— What differences between the national and foreign client when ordering wine at a table?

— The primary difference lies in the fact that the international public is given to taking advice. You can look for something regional but the choice is usually left in your hands, so to speak. The national, either because he knows the area and the products, usually asks directly for what he wants to drink. When you recognize in a letter some references that you like, ask for it directly. Another aspect to note is that the one here is more class-oriented, at least in a certain sense, and it is difficult for him to leave Rioja or Ribera. Kid classics in a sense. Foreigners tend to speak more foolish to the sommelier and with two or three questions you ask them they find the wine they expect. There are numerous wines that it is a pleasure to offer. Those that are made in the Priory, the canaries…

— Do you usually offer wine locations? Do customers know, demand and value them?

— Yes. From the aperitif, we offer a lame de Jerez, fortified wines, sparkling wines…kid the star aperitifs, the ones that come out the most. Cava and champagne are requested equally and we do not hesitate to propose it because it is usually quite popular. A glass of fino or manzanilla. The still wines are exceptional. Both in Malaga and in Andalusia, great whites and reds are made. Historically, they did not have great fame nor were they well positioned, but now high-level products come out of the province. In Malaga, in the Serranía de Ronda, which is already a benchmark. I have interesting Andalusian wines on the menu and I strongly believe in them. Agustín Navarro

FINCA CORTESINÁngel González es sumiller del Marbella Club.Morales lleva 12 años trabajando en Villa Padierna.Ángel González es sumiller del Marbella Club.Ángel González es sumiller del Marbella Club. Agustín Navarro in charge of the sommelier service at Finca Cortesín.

From Linares to the Costa del Sol. From a training in hospitality to a specialization in sommelier that changed his life. Agustín Navarro is a sommelier at Finca Cortesín, a hotel he arrived at 13 years ago after extensive experience in other top-class restaurants. He previously went through Kempinsky and finally ended up in one of the benchmarks of luxury hotels on the Costa del Sol.

— What wines does a luxury hotel customer usually look for?

— They are interested in high level wines. Here we have 60% national customers and 40% foreign users and the preferences of both are seen, with the common denominator of seeking quality products. The foreign client is aware of being in an important wine-producing country, such as Spain, and asks for high-end national references from here. Great Riojas, Galician whites. They let themselves be guided by the sommelier to make the right choice if they are not sure which one to choose. There are also those others who arrive with clear concepts and ask for a specific one. For some time now, sales of champagne, burgundy, among others, have increased, and this is at the initiative of the client who arrives, who arrive with a name in their heads.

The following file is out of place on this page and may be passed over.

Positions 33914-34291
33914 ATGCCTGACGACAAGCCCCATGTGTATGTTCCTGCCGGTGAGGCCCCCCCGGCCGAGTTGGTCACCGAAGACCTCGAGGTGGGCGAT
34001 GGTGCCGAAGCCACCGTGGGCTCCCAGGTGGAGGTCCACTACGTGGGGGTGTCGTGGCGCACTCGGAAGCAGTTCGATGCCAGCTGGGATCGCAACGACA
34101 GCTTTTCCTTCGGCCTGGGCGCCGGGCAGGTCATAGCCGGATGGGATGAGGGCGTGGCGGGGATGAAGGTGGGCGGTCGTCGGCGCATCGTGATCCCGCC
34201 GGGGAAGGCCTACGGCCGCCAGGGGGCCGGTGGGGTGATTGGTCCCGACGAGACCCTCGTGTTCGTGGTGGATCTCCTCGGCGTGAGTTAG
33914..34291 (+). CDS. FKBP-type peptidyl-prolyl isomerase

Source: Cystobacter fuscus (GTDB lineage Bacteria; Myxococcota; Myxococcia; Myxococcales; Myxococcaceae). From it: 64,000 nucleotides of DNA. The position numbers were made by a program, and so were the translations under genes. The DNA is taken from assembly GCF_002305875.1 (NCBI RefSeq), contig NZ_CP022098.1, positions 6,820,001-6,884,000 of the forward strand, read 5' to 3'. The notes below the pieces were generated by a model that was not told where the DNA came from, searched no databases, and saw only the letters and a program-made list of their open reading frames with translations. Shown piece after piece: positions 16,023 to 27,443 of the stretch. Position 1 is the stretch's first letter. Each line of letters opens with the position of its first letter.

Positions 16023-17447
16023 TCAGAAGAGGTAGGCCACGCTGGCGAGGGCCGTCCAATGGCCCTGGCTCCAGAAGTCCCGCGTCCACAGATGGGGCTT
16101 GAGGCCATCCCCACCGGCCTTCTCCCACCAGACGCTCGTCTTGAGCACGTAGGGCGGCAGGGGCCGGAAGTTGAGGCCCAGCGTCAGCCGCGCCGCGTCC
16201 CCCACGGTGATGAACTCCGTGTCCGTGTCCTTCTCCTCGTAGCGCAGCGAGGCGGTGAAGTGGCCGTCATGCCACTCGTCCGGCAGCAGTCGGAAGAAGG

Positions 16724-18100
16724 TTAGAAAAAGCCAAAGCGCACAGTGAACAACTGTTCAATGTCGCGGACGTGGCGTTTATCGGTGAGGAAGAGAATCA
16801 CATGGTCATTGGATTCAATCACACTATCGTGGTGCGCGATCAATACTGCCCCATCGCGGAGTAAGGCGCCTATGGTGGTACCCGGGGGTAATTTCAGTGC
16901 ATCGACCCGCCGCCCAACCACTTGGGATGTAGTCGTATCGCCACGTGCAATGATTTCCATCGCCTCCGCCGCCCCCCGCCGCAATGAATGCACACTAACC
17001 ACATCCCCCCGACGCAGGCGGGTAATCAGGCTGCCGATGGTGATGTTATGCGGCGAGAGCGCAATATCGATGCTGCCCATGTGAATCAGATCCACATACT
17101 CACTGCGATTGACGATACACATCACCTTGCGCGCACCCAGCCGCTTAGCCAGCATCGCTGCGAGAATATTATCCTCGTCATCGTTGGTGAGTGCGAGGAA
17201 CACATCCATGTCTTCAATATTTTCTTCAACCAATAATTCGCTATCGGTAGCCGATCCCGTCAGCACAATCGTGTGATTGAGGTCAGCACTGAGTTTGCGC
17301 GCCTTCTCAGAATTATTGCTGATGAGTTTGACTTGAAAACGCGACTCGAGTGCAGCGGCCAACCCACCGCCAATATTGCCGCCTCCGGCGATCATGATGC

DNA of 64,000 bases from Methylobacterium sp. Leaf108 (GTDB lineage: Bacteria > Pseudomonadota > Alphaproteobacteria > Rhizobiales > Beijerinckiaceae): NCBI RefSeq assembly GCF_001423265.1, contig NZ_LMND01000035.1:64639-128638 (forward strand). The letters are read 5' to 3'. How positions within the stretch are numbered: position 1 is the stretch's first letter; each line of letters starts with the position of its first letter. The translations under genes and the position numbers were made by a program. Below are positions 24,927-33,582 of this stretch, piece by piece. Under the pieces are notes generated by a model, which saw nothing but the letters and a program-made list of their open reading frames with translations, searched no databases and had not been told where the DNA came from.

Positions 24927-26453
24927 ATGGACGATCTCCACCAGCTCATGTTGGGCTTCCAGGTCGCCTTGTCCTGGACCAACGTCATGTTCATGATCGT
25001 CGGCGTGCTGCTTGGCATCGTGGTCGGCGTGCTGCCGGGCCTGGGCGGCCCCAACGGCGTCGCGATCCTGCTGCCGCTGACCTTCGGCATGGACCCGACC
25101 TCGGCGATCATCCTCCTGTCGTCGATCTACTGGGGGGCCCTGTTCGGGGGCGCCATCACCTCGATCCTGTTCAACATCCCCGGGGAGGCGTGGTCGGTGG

— This clientele — with high purchasing power and usually accustomed to large restaurants–, basically, do you know what you want and look for it or do you let yourself be advised by a professional?

— There’s everything, huh? I would say that they always know what they want, it’s just that sometimes they decide it and in other situations they let themselves be advised. 80% of diners allow them to be guided and advised in this regard. They know our gastronomic proposal and are aware that in Finca Cortesín restaurants there are sommeliers who help them to decide on one or another reference.

— Considers that we have left behind certain clichés about Spanish wine, such as the Rioja/Ribera duality, the absence of quality whites or rusticity, or do you still observe that many customers are unaware of the quality and variety of our wines?

— In reds without a doubt. In the whites, well I would say that for some time now, probably in recent years by far, Spanish whites have become better known. A magnificent job is being done in Galicia and they are getting recognition.

— What differences do you find between national and foreign clients when ordering wine at a table?

— I see the clearest difference not so much in whether it is a national or a foreigner but rather in the fact that dealing with a client who is used to going to gastronomic restaurants, really knowledgeable personalities. Perhaps I would point out that internationals usually want to try something from here, from the country they are in, national wines, and Spanish customers choose to enjoy high-level foreign products that they may not have the option of trying elsewhere.

— Offers usually wine locations? Do customers know, demand and value them?

— Yes, we usually offer them. Foreign kid diners are the most receptive to trying what is here. The nationals know some of the Malaga wines but there is still a long way to go. There is a lot to do to get them the recognition they deserve. We head the wine list always with native products, to give it a specific place and also respond to those who have concerns about tasting references from the surroundings. Ver los comentarios